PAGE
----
I have always been fascinated by water and would prefer to play in a wet ditch than go to an amusement park. When I was young, I remember craning my neck to see creeks and rivers when crossing highway bridges (and I still do so). Here in northern Alabama, red clay is very common, and Alabama's waters in those days were often red because of construction, strip mining, agriculture, etc.
Since those days, regulations under the Clean Water Act and other statutes have mandated the use of "best management practices" such as silt fences and detention ponds to prevent such turbidity. Most marine creatures (other than catfish) do not like turbid water any more than do humans. Dirty water impedes their functions and makes the search for food difficult if not impossible.
When I was a kid, "swamp" meant something worthless that a huckster was trying to sell you, or worse, it was where you get unhappily stuck. Swamps are now called "wetlands", and they are recognized as the natural nurseries for fish, birds, amphibians, reptiles, and mammals. Likewise, streams used to be freely dredged, straightened, piped, diverted, and denuded, but now we know that a stream with healthy natural banks and tree cover is worth far more to God's creatures than miles of sterile, sun-drenched ditch. A few principles:
· Wetlands and streambanks are valuable ecologically. Sewer plants process wastewater with chemicals relatively quickly, but wetlands process water slowly and thoroughly the natural way: Toxins are absorbed and broken down, and oxygen in the water is replenished. Wetlands are where fast water meets slow water, where cold water meets warm water, and (on the coasts) where salt water meets fresh water. For plants and wildlife, wetlands are a nursery and a buffet. Alabama is home to more species of fish than any other state. Marshes, wetlands, and streams are where nature rejuvenates itself.
· Wetlands and streambanks are valuable economically. When a party is trying to obtain a permit under Section 404 of the Clean Water Act from the U.S. Army Corps of Engineers to construct something that affects wetlands and streams, e.g., a dam or freeway, the Corps requires the developer to preserve (likely by buying) mitigation properties in the same watershed. If 15 acres of wetlands are going to be destroyed, the Corps may require the developer to preserve 50 acres of wetlands somewhere else. The developer will need to purchase wetlands or pay the owners cash to declare conservation easements over the same lands. Lands dedicated to conservation uses can provide tax breaks under certain circumstances. Mitigation "banks" speculate on wetlands and streambanks and sell them to developers. In other words, your grandmother's overgrown bottom lands might be worth something.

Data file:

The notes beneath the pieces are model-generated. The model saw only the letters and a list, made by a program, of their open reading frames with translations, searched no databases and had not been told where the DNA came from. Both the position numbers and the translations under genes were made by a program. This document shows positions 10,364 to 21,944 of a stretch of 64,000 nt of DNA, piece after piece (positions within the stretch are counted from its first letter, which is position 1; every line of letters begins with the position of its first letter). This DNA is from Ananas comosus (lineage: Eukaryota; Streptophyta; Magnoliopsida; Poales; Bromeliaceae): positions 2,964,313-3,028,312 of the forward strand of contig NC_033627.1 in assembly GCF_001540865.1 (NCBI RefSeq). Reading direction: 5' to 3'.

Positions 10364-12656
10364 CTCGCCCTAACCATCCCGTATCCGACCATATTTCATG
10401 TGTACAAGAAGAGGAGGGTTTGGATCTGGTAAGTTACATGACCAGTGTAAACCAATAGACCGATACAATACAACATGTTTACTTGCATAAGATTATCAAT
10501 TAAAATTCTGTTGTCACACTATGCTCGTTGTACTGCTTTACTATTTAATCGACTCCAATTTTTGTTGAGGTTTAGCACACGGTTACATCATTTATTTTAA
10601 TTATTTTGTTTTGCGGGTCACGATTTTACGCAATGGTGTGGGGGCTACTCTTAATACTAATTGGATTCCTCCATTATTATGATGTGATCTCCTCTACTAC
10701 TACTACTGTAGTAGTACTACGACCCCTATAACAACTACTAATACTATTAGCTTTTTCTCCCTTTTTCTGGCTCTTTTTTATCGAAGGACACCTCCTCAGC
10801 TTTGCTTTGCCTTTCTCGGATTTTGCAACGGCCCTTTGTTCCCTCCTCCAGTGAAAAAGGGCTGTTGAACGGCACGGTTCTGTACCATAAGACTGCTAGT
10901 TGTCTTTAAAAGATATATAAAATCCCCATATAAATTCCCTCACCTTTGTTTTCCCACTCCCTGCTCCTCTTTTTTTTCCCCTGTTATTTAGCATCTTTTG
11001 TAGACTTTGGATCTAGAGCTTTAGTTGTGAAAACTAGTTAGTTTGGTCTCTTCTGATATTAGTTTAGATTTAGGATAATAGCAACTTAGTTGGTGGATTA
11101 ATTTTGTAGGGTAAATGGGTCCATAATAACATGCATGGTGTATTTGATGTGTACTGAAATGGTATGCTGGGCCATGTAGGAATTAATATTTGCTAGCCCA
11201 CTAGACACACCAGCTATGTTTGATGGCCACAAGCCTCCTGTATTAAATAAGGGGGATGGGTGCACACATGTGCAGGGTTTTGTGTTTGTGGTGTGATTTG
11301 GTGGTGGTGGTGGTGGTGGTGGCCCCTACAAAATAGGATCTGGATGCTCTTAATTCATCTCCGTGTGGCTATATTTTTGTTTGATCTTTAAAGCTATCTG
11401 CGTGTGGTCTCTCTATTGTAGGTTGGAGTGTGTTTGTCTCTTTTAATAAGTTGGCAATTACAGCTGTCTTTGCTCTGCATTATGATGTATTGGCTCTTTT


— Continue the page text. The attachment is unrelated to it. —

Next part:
· Managed land is less likely to receive illegal dumping or be illegally clear-cut than unmanaged land. Lawyers can create value for clients by forming limited liability companies that hold lands, hire timber managers, negotiate hunting leases, and rent out homesteads and farmlands. Poaching, trespassing, converted timber, and illegal dumping could cost the client much more money than doing nothing, so active conservation is good business.
· Streams are terribly abused today by people who do not know they are abusing them. Stripped lands and impervious surfaces from developments accelerate storm flows in creeks, thereby causing the banks to wash away. Exposed banks leak red clay and other sediments into the water, and marine flora and fauna generally do not thrive in muddy waters. Trees and other vegetation planted on the banks provide cover for wildlife, shade to lower water temperatures, structural support for the banks, and places of peace and quiet. Natural streams, like wetlands, are valuable ecologically and economically, and their restoration and preservation are often required by the Corps to obtain permits for big projects.
Before there was "environmentalism" there was "conservation", and conservation is a conservative cause as well as a liberal one.